How Uber uses AI to serve you better

How can Uber deliver food and always arrive on time or a few minutes before?

How Uber uses AI to serve you better

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How can Uber deliver food and always arrive on time or a few minutes before? How do they match riders to drivers so that you can *always* find a Uber? All that while also managing all the drivers.

We will answer these questions in this article with their arrival time prediction algorithm: DeepETA. DeepETA is Uber’s most advanced algorithm for estimating arrival times using deep learning. Used both for Uber and Uber Eats, DeepETA can magically organize everything in the background so that riders, drivers, and food are fluently going from point a to point b in time as efficiently as possible.

Many different algorithms exist to estimate travel on such road networks, but I don’t think any are as optimized as Uber’s. Previous arrival time prediction tools, including Uber, were built with what we call shortest-path algorithms, which are not well suited for real-world predictions since they do not consider real-time signals.

For several years Uber used XGBoost, a well-known gradient-boosted decision tree machine learning library. XGBoost is extremely powerful and used in many applications but was limited in Uber’s case as the more it grew, the more latency it had. They wanted something faster, more accurate, and more general to be used for drivers, riders, and food delivery. All orthogonal challenges that are complex to solve, even for machine learning or AI.

Here comes DeepETA. A deep learning model that improved upon XGBoost for all of those.

Hybrid approach of ETA post-processing using ML models. Image from Uber’s blog.

DeepETA is really powerful and efficient because it doesn’t simply take data and generate a prediction. There’s a whole pre-processing system to make this data more digestible for the model. This makes it much easier for the model as it can directly focus on optimized data with much less noise and far smaller inputs, a first step in optimizing for latency issues.

This pre-processing module starts by taking map data and real-time traffic measurements to produce an initial estimated time of arrival for any new customer request.

Then, the model takes in these transformed features with the spatial origin and destination and time of the request as a temporal feature. But it doesn’t stop here. It also takes more information about real-time activities like traffic, weather, or even the nature of the request, like delivery or a rideshare pickup.
All this extra information is necessary to improve from the shortest-path algorithms we mentioned that are highly efficient but far from intelligent or real-world proof.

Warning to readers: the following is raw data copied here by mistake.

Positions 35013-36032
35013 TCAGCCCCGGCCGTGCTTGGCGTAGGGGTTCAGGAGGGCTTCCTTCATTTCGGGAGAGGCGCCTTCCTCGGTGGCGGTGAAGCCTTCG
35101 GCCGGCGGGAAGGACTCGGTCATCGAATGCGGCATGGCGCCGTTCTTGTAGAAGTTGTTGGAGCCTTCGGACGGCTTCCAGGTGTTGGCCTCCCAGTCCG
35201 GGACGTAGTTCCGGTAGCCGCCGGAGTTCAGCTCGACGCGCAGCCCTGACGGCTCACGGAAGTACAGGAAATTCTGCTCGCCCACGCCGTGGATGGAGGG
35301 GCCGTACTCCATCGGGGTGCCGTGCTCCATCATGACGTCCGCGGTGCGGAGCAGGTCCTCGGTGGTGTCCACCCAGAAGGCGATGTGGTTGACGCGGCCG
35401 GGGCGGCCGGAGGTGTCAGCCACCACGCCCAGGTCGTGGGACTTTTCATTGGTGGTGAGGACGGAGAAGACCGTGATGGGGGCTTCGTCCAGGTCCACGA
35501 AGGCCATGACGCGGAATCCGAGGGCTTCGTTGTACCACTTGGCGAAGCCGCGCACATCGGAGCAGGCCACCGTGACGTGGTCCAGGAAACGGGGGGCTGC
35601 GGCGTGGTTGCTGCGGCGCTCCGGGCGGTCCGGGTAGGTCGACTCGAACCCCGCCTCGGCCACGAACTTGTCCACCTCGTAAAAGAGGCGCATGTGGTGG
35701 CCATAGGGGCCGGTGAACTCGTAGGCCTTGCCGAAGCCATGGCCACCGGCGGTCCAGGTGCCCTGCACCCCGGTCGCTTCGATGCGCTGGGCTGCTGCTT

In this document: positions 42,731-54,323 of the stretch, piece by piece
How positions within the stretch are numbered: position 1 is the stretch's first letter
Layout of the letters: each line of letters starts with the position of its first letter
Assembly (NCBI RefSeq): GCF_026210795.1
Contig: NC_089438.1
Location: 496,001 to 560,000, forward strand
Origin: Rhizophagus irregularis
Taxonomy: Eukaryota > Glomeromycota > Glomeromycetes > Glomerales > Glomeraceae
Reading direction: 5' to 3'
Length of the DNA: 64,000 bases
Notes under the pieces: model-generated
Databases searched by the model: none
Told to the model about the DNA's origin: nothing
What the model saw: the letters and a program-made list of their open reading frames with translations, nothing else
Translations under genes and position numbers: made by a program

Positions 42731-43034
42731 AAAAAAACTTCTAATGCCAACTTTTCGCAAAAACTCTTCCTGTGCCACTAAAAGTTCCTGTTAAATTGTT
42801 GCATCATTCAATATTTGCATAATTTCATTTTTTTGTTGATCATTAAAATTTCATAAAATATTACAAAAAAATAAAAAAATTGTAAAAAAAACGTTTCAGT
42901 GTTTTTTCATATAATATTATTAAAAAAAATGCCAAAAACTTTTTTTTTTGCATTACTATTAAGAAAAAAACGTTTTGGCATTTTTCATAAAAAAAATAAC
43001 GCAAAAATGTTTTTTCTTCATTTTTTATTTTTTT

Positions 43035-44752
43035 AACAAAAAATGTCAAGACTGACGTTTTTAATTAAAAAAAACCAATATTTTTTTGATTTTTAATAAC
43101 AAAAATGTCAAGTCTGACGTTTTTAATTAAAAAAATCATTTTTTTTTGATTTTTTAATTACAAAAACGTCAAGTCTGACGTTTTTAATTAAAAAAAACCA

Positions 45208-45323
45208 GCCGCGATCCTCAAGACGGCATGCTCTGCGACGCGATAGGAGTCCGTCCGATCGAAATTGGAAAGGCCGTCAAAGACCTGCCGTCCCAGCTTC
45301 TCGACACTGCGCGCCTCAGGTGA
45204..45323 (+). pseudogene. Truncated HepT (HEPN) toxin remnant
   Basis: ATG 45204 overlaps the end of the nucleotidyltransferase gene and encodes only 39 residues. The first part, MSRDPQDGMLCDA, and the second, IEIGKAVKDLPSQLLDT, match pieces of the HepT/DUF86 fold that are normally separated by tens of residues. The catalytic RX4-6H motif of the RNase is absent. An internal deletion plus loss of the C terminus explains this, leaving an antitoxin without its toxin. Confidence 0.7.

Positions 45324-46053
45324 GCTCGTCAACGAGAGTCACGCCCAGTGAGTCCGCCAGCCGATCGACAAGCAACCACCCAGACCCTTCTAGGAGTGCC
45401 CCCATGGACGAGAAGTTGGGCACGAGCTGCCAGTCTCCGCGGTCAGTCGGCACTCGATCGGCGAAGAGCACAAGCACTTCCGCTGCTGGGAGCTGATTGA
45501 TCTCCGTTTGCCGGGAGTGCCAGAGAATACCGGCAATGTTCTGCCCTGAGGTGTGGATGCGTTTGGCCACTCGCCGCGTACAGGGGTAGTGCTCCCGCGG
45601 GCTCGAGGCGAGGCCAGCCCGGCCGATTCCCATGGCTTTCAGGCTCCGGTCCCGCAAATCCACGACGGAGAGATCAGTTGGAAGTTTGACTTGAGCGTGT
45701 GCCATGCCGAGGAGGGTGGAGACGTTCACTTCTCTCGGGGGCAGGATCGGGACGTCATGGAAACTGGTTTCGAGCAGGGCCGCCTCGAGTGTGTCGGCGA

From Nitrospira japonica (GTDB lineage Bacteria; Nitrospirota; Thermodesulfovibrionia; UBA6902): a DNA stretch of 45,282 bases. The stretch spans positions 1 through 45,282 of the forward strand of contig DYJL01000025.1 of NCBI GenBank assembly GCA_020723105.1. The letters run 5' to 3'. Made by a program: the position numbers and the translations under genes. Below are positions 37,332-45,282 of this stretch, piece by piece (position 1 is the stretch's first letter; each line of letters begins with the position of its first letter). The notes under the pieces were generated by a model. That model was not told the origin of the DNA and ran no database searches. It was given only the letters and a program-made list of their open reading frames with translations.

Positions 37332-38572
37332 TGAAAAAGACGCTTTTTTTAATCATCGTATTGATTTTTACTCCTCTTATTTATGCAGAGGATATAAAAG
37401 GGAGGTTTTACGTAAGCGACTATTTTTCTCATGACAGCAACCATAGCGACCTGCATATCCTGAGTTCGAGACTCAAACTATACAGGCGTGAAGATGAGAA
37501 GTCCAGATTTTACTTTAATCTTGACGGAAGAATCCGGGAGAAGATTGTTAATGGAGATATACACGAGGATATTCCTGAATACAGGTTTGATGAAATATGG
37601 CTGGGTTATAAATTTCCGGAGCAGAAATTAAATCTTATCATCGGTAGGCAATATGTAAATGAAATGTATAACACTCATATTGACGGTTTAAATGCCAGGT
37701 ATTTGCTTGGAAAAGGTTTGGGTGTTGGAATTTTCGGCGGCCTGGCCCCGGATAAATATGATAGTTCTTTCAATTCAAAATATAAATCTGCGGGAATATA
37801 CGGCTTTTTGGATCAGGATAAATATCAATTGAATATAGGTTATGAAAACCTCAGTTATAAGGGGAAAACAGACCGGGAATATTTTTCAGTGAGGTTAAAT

And what does this model use as an architecture?

You guessed it: a transformer! Are you surprised? I’m definitely not.

And this directly answers the first challenge, which was to make the model more accurate than XGBoost. I’ve already covered transformers numerous times on my channel, so I won’t go into how it works in this article, but I still wanted to highlight a few specific features for this one. First, you must be thinking “but transformers are huge and slow models; how can it be of lower latency than XGBoost?!”

Well, you would be right. They’ve tried it, and it was too slow, so they made some changes.

The change with the biggest impact was to instead use a linear transformer, which scales with the dimension of the input instead of the input’s length. This means that if the input is long, transformers will be extremely slow, and this is often the case for them with as much information and routing data. Instead, it scales with dimensions, something they can control that is much smaller.

Another great improvement in speed is the discretization of inputs. Meaning that they take continuous values and make them much easier to compute by clustering similar values together. Discretization is regularly used in production to speed up computation as the speed it gives clearly outweighs the error the duplicate values may bring.

Now, there is only one challenge left to cover, and by far, the most interesting is how they made it more general.

Here is the complete DeepETA model to answer this question.

Illustration of the DeepETA model structure. Image from Uber’s blog.

There is the earlier quantization of the data that are then embedded and sent to the linear transformer we just discussed. Then, we have the fully connected layer to make our prediction, and we add a final step to make our model general: the bias adjustment decoder.

It will take the predictions and the “type features” we mentioned at the beginning of the article containing the reason the customer made a request to Uber to orient the prediction to a more appropriate value for the task. They periodically re-train and deploy their model using their own platform called Michelangelo, which I’d love to cover next if you are interested. If so, please let me know in the comments of the video or by DMs/email!

And voilà!

This is what Uber currently use in their system to deliver and give rides to everyone as efficiently as possible!

Of course, this was only an overview, and they used more techniques to improve the architecture, which you can find out in their great blog post linked below if you are curious. I also just wanted to note that this was just an overview of their arrival time prediction algorithm, and I am in no way affiliated with Uber.

I hope you enjoyed this week’s article covering a model applied to the real world instead of a new research paper, and if so, please feel free to suggest any interesting applications or tools to cover next. I’d love to read your ideas!

Thank you for reading, and I will see you next week with another amazing paper!


►Read the full article:
►Uber blog post:
►What are transformers:
►Linear Transformers:
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